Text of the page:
Hossam Dirar: Egypt’s Contemporary Art Crusader
Nadine El Shiaty
He's the type of artist whose clothes are covered with colourful paint stains; the kind who doesn’t like to constrict himself to a specific form of art as long as he conveys his vision. Upper Egyptian in origin, 37-year-old Hossam Dirar is a multi-disciplinary talent, not to mention, one of the most interesting contemporary artists in Egypt.
We sat down with Dirar ahead of the launch of his new exhibition, Invitation au Voyage, to talk about his winding journey in the arts, the pillars of his inspiration and the future.
Having developed a passion for art growing up, it seemed almost impossible that Dirar would grow up to do anything else. It wasn't till university, though, that he was able to explore art in all its facets and elements. Majoring in Applied Arts with a specialisation in graphic design at Helwan University opened Dirar's world to everything from photography to calligraphy.
Following his graduation, Dirar worked as a graphic designer for 10 years, during which he built a name for himself as one of the best in Egypt and in the Middle East, by introducing unique and innovative graphic artwork with a daring artistic edge.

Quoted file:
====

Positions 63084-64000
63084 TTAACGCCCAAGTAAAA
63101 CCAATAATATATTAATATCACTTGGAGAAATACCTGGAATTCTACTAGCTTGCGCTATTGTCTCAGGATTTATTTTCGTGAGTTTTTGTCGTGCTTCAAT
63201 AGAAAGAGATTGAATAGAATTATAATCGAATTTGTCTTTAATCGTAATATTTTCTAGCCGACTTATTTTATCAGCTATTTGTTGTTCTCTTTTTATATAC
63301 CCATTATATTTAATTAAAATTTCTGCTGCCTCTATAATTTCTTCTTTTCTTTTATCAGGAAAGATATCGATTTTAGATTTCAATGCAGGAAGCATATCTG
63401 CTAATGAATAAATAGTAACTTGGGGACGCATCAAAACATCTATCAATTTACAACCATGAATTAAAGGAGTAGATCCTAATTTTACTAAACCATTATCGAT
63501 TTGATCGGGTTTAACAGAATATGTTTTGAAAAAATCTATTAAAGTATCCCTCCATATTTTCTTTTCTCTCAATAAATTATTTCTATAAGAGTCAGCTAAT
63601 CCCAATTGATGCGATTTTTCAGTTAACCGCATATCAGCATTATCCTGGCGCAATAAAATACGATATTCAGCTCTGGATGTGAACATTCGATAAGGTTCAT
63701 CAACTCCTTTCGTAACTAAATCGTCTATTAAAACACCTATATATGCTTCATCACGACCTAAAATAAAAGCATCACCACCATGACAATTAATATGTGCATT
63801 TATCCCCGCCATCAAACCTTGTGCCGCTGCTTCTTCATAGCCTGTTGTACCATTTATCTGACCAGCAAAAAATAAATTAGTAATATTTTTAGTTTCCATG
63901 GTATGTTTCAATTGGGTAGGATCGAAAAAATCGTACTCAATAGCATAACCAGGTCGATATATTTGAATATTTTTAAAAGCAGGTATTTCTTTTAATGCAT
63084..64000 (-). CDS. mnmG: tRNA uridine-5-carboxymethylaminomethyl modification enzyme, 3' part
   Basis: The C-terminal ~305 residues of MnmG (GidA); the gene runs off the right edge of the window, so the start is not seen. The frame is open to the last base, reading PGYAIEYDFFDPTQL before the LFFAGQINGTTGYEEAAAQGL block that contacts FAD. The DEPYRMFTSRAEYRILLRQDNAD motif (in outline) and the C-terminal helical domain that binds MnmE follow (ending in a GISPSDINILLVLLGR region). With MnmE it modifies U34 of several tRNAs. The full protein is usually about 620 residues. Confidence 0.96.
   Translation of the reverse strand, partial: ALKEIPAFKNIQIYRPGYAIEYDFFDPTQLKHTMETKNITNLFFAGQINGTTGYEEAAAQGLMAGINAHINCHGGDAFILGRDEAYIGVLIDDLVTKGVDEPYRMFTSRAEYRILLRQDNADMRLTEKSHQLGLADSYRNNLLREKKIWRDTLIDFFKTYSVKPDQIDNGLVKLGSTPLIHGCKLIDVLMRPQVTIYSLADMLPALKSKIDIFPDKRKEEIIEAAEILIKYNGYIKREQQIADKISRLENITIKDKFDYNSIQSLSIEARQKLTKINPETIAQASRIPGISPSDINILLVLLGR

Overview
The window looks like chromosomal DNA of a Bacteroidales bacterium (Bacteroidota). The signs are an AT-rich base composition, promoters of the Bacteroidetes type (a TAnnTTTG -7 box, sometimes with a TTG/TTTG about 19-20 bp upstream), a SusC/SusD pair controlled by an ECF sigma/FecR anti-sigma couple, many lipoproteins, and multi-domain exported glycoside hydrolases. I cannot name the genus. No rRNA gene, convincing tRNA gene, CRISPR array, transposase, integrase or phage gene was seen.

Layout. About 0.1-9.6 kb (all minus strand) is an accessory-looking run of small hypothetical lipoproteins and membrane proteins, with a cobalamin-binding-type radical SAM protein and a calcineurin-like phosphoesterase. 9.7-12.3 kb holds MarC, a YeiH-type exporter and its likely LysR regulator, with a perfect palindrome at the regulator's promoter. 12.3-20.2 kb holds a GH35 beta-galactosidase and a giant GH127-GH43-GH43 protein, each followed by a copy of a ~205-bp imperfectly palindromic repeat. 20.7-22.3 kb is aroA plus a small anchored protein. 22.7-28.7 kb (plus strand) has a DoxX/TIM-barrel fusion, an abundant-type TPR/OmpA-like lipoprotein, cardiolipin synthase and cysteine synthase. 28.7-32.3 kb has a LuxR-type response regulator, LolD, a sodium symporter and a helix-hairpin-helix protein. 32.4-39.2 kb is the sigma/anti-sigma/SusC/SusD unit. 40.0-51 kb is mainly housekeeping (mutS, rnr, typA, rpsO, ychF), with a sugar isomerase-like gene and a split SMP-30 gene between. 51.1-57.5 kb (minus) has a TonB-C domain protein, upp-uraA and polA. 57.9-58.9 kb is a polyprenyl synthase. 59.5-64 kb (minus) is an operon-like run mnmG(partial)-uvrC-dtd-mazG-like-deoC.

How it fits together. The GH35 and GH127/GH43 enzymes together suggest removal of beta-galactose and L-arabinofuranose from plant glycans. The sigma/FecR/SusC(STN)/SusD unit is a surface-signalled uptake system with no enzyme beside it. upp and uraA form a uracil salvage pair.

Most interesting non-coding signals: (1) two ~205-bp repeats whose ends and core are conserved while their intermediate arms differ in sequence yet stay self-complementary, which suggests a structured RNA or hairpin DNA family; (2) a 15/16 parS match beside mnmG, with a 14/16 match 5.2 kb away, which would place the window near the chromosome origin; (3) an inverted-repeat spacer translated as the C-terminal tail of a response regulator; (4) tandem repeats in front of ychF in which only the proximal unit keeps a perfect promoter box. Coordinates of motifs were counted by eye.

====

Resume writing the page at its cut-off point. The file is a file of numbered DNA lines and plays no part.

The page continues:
When the January 25th Revolution erupted, Dirar’s artistic path took a different turn as he found himself drawn to the emotions in the streets.
“I started recording and documenting the things I witnessed during the January 25th Revolution because I was truly inspired. I started to create paintings out of the scene.”
Dirar as a Contemporary Artist
Following the revolution, Dirar once again began exploring the arts, visiting exhibitions, galleries and museums, while, in the meantime, exhibiting his work in Egypt, Bahrain, Isenberg and Rome.
Tapping into contemporary art is what Dirar considers his actual professional head-start; the moment when his main priority became focusing on the idea that he’s trying to convey, rather than the artistic medium he should be using.
“Contemporary art is not about creating something beautiful. It’s about the concept. It’s about what you want to say. In contemporary art, the idea is what matters the most and that idea is what defines the medium,” Dirar said, adding that the medium could be anything from painting, video art, sound or art installation.
Egyptian society – with all of its complexities – is one of the fundamental elements in Dirar’s artwork. He points to social issues that affect him as an individual and expresses them through art.